So much for Chinese exceptionalism. The financial crisis continues to ripple across the economy, leaving many CFOs here shaken, particularly those who until very recently thought the country would emerge unscathed. The slowdown has been dramatic, particularly in the final two months of last year. Many manufacturers reported low-single-digit sales growth in November, a laggardly pace unheard of during the past 10 years. The final tally for December will likely be worse.
The economic jolt has shed light on quite a few problems that had lain hidden underneath the country's astounding growth. Overcapacity is perhaps the most conspicuous one. Earlier this year, Chinese automakers were upbeat about double-digit growth and competed fiercely with one another to set ambitious sales targets and to roll out a slew of new models. Chang'an Auto, for example, which has partnered with Ford Motor Co., announced a target of 2 million cars by 2010. Now those goals have been quietly scaled back. Many automakers have closed plants — some brand new — as they wait for demand to pick up. Across the economy, a broad "de-stocking process," as one China-based financial director of a U.S.-based chemical manufacturer puts it, is under way. "Companies have stopped production to reduce inventory and preserve cash," he says.
If that page seems firmly ripped from the American playbook, so too does the new focus on cost-cutting. Companies are no longer hiring hundreds of new college graduates. Instead, they have put in place hiring freezes, and some have even begun to quietly lay people off. Meanwhile, business-class flights and five-star hotels are out as executives learn to economize.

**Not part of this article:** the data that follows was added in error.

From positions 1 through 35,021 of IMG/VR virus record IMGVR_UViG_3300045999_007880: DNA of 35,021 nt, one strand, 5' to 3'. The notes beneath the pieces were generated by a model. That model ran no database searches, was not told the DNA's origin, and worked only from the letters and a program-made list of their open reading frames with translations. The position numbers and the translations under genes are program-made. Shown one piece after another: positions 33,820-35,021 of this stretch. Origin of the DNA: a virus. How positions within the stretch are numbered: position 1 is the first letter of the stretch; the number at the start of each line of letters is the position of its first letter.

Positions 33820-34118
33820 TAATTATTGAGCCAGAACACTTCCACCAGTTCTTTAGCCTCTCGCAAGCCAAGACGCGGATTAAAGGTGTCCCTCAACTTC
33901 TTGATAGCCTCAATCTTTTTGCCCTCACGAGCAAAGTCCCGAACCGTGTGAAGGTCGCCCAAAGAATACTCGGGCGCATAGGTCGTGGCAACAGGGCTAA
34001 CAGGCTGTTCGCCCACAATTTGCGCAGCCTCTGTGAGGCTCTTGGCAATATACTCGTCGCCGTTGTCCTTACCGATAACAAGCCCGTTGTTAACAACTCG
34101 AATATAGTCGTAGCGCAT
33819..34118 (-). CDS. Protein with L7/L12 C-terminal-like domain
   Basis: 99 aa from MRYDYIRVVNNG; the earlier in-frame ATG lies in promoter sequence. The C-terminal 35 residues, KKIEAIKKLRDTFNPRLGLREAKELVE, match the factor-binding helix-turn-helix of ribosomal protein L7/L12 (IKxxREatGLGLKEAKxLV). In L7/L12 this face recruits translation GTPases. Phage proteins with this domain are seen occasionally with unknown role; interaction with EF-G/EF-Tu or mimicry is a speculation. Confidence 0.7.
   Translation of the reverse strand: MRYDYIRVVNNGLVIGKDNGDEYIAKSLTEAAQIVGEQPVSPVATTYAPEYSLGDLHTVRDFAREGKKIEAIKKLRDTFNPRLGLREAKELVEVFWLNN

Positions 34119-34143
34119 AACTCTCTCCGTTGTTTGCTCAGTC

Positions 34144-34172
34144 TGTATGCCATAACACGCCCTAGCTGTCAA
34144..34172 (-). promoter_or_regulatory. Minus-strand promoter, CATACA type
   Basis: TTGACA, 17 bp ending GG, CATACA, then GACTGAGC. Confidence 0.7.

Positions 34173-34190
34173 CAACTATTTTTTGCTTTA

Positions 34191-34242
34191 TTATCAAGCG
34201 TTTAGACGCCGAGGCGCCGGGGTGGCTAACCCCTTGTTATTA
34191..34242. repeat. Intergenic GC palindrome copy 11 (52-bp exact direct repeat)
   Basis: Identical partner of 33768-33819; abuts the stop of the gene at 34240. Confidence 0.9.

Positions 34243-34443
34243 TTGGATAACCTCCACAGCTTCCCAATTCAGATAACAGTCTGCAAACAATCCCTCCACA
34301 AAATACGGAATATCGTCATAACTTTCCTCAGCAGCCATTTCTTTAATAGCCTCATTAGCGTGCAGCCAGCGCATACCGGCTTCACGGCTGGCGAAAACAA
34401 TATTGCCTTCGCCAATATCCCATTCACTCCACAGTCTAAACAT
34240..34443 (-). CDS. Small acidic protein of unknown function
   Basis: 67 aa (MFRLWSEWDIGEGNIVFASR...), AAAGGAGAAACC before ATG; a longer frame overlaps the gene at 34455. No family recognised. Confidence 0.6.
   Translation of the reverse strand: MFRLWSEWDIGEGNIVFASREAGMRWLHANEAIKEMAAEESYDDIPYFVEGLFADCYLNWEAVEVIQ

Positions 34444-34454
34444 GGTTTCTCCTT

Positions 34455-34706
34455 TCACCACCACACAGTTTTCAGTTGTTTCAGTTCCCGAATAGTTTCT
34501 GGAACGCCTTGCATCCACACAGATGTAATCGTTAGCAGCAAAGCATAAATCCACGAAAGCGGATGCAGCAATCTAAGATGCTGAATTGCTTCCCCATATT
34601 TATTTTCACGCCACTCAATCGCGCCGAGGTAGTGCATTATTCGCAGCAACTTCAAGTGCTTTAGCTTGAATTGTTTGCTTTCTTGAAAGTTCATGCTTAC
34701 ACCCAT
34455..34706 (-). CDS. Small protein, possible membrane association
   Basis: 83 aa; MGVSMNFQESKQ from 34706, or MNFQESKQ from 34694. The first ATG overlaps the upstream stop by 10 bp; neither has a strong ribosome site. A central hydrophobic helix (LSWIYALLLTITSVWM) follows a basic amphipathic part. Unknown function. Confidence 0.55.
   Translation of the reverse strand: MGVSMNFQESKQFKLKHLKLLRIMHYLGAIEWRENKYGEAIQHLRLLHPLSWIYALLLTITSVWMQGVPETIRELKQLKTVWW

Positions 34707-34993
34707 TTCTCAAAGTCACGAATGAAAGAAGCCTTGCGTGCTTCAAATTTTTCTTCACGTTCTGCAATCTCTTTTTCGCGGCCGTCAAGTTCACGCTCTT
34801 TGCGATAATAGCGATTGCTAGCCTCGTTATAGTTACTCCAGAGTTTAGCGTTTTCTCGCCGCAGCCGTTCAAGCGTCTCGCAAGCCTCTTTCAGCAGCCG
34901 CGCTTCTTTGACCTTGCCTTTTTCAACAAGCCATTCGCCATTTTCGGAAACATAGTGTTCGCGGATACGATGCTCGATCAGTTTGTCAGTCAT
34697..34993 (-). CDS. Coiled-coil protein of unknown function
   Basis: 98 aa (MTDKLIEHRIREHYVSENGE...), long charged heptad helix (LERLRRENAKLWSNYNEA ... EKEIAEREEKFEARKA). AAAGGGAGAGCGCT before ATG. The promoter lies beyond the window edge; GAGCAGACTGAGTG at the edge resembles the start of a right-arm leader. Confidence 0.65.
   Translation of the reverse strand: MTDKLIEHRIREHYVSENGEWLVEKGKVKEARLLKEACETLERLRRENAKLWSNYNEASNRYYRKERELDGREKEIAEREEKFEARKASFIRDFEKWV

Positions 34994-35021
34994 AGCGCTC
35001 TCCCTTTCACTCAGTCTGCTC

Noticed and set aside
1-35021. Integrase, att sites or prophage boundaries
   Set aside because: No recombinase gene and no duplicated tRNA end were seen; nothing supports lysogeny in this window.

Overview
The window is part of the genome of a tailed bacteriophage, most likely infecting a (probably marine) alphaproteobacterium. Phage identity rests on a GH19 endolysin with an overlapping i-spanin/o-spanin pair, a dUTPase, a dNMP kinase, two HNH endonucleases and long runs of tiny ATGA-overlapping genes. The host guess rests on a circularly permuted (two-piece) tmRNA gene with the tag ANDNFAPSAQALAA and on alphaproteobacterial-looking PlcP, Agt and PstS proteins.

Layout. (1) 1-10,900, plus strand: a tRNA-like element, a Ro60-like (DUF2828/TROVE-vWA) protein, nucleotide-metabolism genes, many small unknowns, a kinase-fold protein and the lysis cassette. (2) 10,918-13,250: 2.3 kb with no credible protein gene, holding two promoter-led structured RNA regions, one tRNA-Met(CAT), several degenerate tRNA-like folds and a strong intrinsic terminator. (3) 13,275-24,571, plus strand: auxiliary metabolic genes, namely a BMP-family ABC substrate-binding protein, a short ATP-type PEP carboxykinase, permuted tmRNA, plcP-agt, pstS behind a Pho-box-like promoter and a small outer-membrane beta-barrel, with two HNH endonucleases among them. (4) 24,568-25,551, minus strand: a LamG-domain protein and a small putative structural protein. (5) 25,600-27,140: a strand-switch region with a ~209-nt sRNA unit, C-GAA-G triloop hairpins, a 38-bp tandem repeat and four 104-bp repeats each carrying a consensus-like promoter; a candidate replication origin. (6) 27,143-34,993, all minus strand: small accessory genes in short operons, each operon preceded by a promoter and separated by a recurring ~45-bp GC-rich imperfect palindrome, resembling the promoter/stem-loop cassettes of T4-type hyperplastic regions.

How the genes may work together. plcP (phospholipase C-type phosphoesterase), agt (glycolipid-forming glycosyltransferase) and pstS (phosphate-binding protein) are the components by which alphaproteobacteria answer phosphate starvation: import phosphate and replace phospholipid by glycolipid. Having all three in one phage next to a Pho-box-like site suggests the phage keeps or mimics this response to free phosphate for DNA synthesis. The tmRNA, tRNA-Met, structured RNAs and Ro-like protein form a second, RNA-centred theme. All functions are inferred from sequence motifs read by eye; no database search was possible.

China remains a land of opportunity, however. As the crisis forces multinationals elsewhere to restructure and downsize, higher-end manufacturing, R&D, and other activities may be shifted to China. M&A is also booming. Global firms with large cash reserves are actively searching for Chinese firms that were unavailable for sale or were too expensive just a few months ago.
Beijing's commitment to growth has also helped to keep confidence high. The government has announced plans to eventually make private ownership of farmland possible. Although still little more than a pipe dream, the prospect has excited local companies that hope farmers will finally be able to cash in on the astounding appreciation of land and so will be able to spend more.
Optimists believe the economy will pick up speed again as early as the third quarter of this year, when the government's $600 billion stimulus package takes effect. Meanwhile, crisis mode prevails as Chinese executives lie low, work hard, and put their leadership skills to the test as never before.
Wu Chen is editorial director of CFO China.